Postecoglou addressed the fact there was a mixed response to his appointment as Celtic manager and was also unfazed by the fact a deal for Eddie Howe had fallen through.

"You're assuming I was second choice, I might have been fifth choice, you never know," he said at his unveiling. "It doesn't really bother me. What's important is that I have been given the responsibility and opportunity."

He also dismissed suggestions he was making a "jump" in standard. "I have coached at a World Cup, I have coached against some of the best teams in the world," he said.

He will not be concerned by the reaction to his Tottenham appointment given his total focus and belief in his process.

Postecoglou has matched success with an attacking style and prides himself on building teams that get people talking and excite the fans.

Celtic scored a post-war club record 114 league goals this past season. His goalkeeper will need to pass the ball out, his centre-backs get on the front foot and are aggressive, while he employs inverted full-backs.His team played with two attacking central midfielders and two wingers who have to get in front of goal when balls come in from the other flank, while the centre-forward can expect plenty of chances.

His mantra is "we never stop" and even the Celtic ball attendants are in tune with his demand to keep the game moving.

Postecoglou has spoken of his love of a challenge and building something special from scratch.

"Just about every job I have had has been an extensive rebuild," he once said. "Usually you come in when people are needing change. Secondly, the way I get my teams to play is challenging, and requires a major shift, usually both in playing staff and the way we work."

He exerted control over a number of areas of the football department at Celtic and oversaw a massive rebuild while winning the title against a Rangers side who finished 25 points ahead the previous season and reached a European final in his first Scottish campaign.He quickly won respect from Celtic players and fostered a culture of togetherness but also takes a step back from them and lets the dressing room run itself on match days. Australia international Ryan McGowan remarked how he sat next to Postecoglou on a long-haul flight in total silence as his manager does not want to be swayed by personal relationships when making decisions.Celtic fans bought into their manager's style of play, how he represented the club and stood up for it in the media, although he very rarely talked about referee decisions.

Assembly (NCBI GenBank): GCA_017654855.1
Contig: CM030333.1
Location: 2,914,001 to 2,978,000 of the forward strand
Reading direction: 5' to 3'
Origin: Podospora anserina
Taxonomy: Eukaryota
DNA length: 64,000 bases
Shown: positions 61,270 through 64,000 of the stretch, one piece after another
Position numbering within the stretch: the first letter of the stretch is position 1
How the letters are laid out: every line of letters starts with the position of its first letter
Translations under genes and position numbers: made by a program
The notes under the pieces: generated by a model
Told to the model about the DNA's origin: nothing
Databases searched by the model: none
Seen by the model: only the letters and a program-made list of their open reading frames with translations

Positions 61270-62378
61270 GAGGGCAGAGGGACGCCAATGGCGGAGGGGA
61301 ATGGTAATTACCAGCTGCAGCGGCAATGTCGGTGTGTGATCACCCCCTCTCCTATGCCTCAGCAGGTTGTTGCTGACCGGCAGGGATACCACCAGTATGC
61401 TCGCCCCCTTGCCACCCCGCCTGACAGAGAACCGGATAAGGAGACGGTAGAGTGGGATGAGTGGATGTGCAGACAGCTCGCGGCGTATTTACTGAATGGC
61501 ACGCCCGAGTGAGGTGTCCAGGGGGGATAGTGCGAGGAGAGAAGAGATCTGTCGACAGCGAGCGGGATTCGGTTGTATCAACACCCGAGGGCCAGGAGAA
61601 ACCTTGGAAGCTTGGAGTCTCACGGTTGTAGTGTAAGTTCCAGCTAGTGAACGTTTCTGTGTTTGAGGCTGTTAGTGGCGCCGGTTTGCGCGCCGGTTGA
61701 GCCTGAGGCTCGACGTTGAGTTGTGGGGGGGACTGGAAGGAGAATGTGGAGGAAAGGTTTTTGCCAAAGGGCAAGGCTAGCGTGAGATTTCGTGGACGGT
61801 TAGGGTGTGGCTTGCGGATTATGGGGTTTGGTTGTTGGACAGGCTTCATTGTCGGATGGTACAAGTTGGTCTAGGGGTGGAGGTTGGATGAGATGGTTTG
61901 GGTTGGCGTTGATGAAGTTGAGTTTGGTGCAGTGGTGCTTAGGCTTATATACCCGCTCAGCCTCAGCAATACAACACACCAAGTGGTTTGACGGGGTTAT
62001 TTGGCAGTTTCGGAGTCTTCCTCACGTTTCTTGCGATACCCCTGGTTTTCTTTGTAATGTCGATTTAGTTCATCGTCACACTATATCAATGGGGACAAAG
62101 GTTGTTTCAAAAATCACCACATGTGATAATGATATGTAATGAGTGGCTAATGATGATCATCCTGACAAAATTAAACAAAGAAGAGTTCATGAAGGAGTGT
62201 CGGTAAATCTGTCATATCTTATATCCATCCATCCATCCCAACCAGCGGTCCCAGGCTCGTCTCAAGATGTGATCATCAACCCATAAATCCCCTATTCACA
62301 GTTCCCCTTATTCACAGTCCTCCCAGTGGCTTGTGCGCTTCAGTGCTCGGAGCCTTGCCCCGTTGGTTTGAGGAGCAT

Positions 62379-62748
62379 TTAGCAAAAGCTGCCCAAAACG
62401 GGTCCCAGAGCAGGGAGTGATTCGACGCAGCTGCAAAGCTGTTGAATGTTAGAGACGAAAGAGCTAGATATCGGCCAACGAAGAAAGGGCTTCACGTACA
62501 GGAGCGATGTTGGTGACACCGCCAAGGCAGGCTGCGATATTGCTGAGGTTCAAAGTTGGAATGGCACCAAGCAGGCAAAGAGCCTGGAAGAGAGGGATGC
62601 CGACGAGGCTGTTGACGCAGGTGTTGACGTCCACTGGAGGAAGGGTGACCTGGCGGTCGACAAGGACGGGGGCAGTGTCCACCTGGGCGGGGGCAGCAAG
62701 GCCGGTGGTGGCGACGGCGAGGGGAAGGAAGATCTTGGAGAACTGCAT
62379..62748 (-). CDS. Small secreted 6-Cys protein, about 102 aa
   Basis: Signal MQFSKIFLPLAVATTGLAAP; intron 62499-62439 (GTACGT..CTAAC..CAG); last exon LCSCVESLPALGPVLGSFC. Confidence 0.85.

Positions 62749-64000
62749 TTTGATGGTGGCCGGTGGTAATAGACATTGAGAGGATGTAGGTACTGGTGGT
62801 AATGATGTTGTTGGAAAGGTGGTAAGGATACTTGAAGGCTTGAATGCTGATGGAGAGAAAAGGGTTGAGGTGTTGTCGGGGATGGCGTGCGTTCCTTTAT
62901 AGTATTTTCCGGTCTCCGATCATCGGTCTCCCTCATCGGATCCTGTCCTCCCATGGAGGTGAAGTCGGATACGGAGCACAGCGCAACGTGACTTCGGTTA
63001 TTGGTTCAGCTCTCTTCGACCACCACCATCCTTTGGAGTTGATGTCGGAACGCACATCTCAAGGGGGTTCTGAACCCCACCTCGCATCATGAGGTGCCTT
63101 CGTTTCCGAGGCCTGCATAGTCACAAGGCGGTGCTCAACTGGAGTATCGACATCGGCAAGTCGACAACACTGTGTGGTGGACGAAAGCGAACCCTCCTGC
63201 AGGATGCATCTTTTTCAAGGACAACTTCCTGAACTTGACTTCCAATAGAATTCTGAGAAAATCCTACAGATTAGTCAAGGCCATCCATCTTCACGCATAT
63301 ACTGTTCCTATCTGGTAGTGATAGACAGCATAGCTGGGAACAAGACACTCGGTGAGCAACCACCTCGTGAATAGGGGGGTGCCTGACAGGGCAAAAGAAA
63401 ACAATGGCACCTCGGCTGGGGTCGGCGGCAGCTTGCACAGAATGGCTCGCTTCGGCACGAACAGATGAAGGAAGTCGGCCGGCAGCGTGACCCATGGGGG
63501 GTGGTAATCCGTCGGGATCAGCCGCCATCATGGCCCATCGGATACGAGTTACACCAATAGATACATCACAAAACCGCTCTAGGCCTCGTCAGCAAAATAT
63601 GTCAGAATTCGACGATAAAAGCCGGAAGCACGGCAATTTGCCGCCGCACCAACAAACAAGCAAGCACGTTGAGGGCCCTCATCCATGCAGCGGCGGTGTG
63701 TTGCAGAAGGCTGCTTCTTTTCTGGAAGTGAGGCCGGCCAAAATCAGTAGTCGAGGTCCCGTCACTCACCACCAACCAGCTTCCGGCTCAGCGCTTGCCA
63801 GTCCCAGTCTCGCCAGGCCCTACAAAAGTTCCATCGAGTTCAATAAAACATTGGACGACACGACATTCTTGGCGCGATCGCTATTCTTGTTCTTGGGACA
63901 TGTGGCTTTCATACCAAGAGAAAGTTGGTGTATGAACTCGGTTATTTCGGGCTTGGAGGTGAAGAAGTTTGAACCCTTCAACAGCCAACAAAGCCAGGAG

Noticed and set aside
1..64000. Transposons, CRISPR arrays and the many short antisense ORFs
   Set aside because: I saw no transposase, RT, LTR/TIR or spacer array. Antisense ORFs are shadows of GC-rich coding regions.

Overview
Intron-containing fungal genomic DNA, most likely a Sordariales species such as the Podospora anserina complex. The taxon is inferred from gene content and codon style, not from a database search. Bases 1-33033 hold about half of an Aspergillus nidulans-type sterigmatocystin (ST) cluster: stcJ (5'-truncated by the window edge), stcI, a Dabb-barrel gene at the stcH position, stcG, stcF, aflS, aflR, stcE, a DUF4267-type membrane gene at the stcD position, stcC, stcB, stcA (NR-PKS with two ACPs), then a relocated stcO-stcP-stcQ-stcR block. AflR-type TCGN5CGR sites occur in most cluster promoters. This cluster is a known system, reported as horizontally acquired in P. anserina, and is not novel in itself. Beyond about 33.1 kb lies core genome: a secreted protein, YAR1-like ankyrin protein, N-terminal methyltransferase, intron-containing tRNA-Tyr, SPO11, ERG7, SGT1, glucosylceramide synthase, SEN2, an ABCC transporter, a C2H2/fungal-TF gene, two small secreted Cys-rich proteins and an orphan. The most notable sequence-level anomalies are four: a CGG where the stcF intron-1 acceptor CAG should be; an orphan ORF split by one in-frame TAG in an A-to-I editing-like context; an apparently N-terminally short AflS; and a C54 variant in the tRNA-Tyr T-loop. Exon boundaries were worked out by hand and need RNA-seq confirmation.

He also understood how important the club is to people's lives and used that as a motivation.

They gave him total backing in return, although success is obviously paramount to that.

The Australian, who emigrated from Greece at the age of four, won two titles as a South Melbourne player, where he worked under Real Madrid great Ferenc Puskas, and won four Australia caps before injury forced him to move into coaching at a young age.

Postecoglou has a footballing philosophy of attacking, entertaining and relentless football and it was a style he never waivered from, even in the Champions League.

He favours a 4-3-3 formation that makes them relentless in the press with the manager often repeating his mantra of "we never stop."The use of inverted full-backs allowed Celtic both to build from the back and put a stranglehold on their opposition, piling men forward to win the ball back high up the pitch.

He is a great communicator and has the ability to get others to buy into his vision of how the game should be played, which is clear from his turnaround at Celtic.

Postecoglou will never become friends with his players, he chooses when to motivate and encourage or, at times, criticise them.

From the squad to the fans and even the media, you know exactly where you stand with Ange Postecoglou.